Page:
Many are wondering who will be left to pay the bill for America’s opioid epidemic.
(Mirror Daily, United States) – Healing America’s opioid epidemic will come at a hefty price and many are wondering who will foot the bill for the astronomical medical costs and productivity losses.
If states win in court, not only American taxpayers and insurance companies will pay the tab. Pharmaceutical companies and distributors will have to pay their fair share of reparations.
Cities nationwide are starting to sue the Big pharma over the rampant opioid addiction crisis affecting their residents. Around 2 million Americans are addicted to opioid-based painkillers that were prescribed by their doctors. An extra half million is hooked on heroin, as opioid addiction usually paves the way to heroin abuse.
The town of Greenfield, Mass, has also sued opioid producers and distributors looking for financial compensations for the local opioid epidemic. According to the lawsuit, Big Pharma and suppliers paid little attention to the way their products can lead to abuse or overuse.
Greenfield Battling Its Own Opioid Epidemic
The town cites a 1970 federal law that requires manufacturers to halt distribution when they suspect the drugs may be put to illegitimate uses. Greenfield Mayor William Martin said he expects the suit to help the municipality offset the costs of the opioid epidemic and raise awareness of the size of the problem within the town’s limits.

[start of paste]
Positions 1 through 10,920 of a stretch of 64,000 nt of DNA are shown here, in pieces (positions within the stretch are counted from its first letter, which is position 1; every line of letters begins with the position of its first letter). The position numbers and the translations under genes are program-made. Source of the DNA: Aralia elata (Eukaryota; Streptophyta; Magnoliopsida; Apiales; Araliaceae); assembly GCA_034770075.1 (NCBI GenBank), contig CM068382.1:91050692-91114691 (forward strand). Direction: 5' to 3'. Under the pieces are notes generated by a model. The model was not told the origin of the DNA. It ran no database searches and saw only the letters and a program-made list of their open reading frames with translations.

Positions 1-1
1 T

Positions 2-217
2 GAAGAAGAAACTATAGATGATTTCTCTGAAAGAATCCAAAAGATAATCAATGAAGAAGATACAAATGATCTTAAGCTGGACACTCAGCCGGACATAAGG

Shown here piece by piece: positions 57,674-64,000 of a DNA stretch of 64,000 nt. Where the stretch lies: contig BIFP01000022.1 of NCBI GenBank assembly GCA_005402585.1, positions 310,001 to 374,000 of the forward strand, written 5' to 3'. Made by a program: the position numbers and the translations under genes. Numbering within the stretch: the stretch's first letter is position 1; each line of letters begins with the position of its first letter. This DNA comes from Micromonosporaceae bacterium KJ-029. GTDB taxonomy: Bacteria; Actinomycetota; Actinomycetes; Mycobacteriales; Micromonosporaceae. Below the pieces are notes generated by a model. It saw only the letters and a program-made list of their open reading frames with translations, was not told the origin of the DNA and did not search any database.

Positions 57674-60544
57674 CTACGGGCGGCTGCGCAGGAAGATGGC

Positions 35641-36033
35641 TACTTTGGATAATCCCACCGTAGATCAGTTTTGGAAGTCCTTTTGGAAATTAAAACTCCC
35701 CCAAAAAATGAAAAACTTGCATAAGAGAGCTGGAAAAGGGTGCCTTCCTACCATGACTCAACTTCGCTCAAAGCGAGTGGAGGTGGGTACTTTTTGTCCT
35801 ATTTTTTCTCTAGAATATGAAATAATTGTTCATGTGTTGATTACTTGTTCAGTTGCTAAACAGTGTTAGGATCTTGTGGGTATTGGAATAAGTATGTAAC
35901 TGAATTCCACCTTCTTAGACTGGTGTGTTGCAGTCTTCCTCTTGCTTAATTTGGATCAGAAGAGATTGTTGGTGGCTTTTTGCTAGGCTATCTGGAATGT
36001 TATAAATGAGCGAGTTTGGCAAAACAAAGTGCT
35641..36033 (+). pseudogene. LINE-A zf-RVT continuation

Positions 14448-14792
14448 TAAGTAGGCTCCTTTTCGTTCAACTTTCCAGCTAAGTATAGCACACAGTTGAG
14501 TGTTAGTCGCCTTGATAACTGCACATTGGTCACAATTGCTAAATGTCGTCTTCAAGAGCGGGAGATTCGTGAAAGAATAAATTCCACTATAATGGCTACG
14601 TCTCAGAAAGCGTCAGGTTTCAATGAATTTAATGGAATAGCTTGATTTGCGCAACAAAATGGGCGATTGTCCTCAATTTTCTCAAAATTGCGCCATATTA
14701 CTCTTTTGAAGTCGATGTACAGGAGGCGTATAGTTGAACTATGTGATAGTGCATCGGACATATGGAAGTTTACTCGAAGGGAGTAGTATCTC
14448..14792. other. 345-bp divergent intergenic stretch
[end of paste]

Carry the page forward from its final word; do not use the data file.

“We wouldn’t have this situation if we didn’t have lax monitoring of opioids,” the mayor said.
Greenfield sued multiple defendants including Johnson & Johnson, Purdue Pharma, and Teva Pharmaceuticals. A spokesperson for Purdue said the company remains “dedicated to being part of the solution,” but denied “vigorously” Greenfield’s allegations.
The case is very similar to those in the early nineties against the Big Tobacco, which brought states billions of dollars in damages. If states and municipalities win, the compensation could help offset the costs of treating addiction and recovery.
However, the courts need to rule first that drug makers and advertisers have purportedly downplayed the risks and addictive nature of opioid painkillers.
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